THE ISSUE: Amazon will now collect sales taxes in Arkansas. THE IMPACT: Many local businesses, while unsure of the exact affect it will have, say that they approve of the measure because it levels the playing field, since their customers must pay sales taxes on purchases. The move will also mean more sales tax money for Arkansas.

Local merchants welcomed news on Friday that online retailer Amazon will start collecting sales tax on purchases in Arkansas.

Arkansas is one of a few states that still does not tax online sales of out-of-state companies, but two separate bills were proposed recently in the legislature to change that.

The news was first reported Friday by Little Rock television station KATV, according to the Associated Press. An Amazon spokesperson told the AP the company would begin collecting sales taxes in Arkansas March 1.

Local retailers applauded the announcement, saying it could lead to more business.

“I think that’s the only fair thing to do,” said Jane Judkins, who owns KeepSakes Jewelry & Gifts in White Hall with her husband, David. “Some people won’t want to have to pay that, and hopefully it will help the local retailers.”

More people shop online each year, Judkins said, which makes it harder to compete. She said jewelry stores are not as hard hit from online competition, because people still want to see the product in person before buying and because local stores often offer in-store repairs. But other sectors, such as clothing, have seen large effects.

“It affects all the local retailers,” Judkins said. “That’s why so many, even big companies like Macy’s and Gap are closing stores everywhere, because you can order it online.”

Michael Gutman, store manager at Sissy’s Log Cabin in Pine Bluff, said business was going well ahead of Valentine’s Day, but he welcomed the announcement.

“I think it’s probably good news,” Gutman said. “I think it levels the playing field. I don’t consider Amazon to be our competition. But it is competition for retail in general. So I think it is good in that sense.”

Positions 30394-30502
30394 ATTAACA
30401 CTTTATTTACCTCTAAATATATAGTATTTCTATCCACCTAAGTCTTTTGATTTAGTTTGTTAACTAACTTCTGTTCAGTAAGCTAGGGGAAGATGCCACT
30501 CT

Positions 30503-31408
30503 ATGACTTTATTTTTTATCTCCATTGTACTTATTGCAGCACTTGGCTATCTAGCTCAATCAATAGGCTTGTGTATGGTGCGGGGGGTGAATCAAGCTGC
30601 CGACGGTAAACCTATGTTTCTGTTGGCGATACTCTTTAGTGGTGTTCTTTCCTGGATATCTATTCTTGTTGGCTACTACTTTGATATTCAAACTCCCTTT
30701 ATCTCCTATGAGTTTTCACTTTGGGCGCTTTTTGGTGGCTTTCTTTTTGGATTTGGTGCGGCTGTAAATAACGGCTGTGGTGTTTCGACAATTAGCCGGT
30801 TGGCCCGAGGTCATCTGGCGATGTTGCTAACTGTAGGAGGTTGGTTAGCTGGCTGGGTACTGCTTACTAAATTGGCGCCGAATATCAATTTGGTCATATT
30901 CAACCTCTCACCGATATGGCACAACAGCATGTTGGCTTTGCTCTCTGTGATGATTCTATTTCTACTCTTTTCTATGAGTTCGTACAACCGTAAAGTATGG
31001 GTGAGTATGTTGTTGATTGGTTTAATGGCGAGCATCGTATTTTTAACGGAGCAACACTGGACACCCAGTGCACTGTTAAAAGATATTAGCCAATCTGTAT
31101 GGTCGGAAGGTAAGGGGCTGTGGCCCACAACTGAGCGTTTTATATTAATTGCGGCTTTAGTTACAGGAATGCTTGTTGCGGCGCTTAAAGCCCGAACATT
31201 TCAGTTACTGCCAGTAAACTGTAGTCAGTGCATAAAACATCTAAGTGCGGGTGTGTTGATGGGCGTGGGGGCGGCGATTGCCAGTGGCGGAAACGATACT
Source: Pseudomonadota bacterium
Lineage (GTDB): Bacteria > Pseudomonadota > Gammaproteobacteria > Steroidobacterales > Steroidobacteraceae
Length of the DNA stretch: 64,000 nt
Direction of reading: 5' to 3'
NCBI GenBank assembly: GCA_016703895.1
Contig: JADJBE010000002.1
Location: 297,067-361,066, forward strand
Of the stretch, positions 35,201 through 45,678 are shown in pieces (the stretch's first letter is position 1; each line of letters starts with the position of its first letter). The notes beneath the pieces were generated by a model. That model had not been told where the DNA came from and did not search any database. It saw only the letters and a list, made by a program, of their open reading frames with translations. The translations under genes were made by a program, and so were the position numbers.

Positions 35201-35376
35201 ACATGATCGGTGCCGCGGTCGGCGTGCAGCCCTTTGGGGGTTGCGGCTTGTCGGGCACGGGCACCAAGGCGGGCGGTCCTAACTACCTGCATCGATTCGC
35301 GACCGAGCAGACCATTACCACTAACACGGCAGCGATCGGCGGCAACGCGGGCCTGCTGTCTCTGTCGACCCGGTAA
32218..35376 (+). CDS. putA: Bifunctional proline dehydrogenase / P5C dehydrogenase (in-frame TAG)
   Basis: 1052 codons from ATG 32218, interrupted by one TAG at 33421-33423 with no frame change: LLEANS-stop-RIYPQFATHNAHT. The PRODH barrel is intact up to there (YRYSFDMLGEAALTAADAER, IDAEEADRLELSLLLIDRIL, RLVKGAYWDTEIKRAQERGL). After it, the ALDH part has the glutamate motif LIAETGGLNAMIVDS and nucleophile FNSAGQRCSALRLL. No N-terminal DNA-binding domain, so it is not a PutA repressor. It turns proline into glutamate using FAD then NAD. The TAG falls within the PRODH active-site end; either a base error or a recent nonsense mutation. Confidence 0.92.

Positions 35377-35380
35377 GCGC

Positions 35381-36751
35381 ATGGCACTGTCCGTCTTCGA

WOW Wallace Flowers & Gifts owner Timothy Wallace also said the change would likely not impact his business very much.

“Amazon doesn’t really sell freshened silk baskets [and things] like that,” Wallace said. “So it doesn’t really affect us in that area as much.”

Freddie Herron, owner of electronics and entertainment store Double Header in White Hall, welcomed the change.

“I think it would be great,” Herron said. “My deal is, every time somebody spends money on the internet, a lot of them aren’t getting taxed on the product.”

He said taxing online purchases could bring more customers into stores, increase municipal tax revenue and possibly lead to more retail jobs.

The 1992 U.S. Supreme Court decision Quill Corp. v. North Dakota forbid states from ordering retailers to collect sales tax unless they had a physical presence in the state.

But Amazon and other retailers have faced increasing pressure to pay sales taxes. Amazon collects sales taxes in 38 states and the District of Columbia, according to the AP.

A bill supported by the Arkansas state senate would require Amazon and similar out-of-state companies to collect sales taxes, according to the AP. A separate measure supported in the house would require such companies to notify residents they owe taxes and provide a list of their purchases to state finance officials.

Governor Asa Hutchinson said in a statement that the voluntary decision by Amazon reflects a trend in which online retailers “recognize the practicality and fairness” of sales tax being treated equally between online and in-person purchases. It also would allow him to continue his goal to cut income taxes.

The state’s revenue is $57 million below forecast, according to the AP, and Hutchinson recently told several state agencies there may be budget cuts. The legislature passed a $50 million tax cut for low-income residents in January and Hutchinson has pledged to make further cuts in the future.

“This strengthened revenue stream will allow us to make progress in cutting the income tax rate, making Arkansas more competitive with our surrounding states, and putting money back into the pockets of hardworking Arkansans,” Hutchinson said.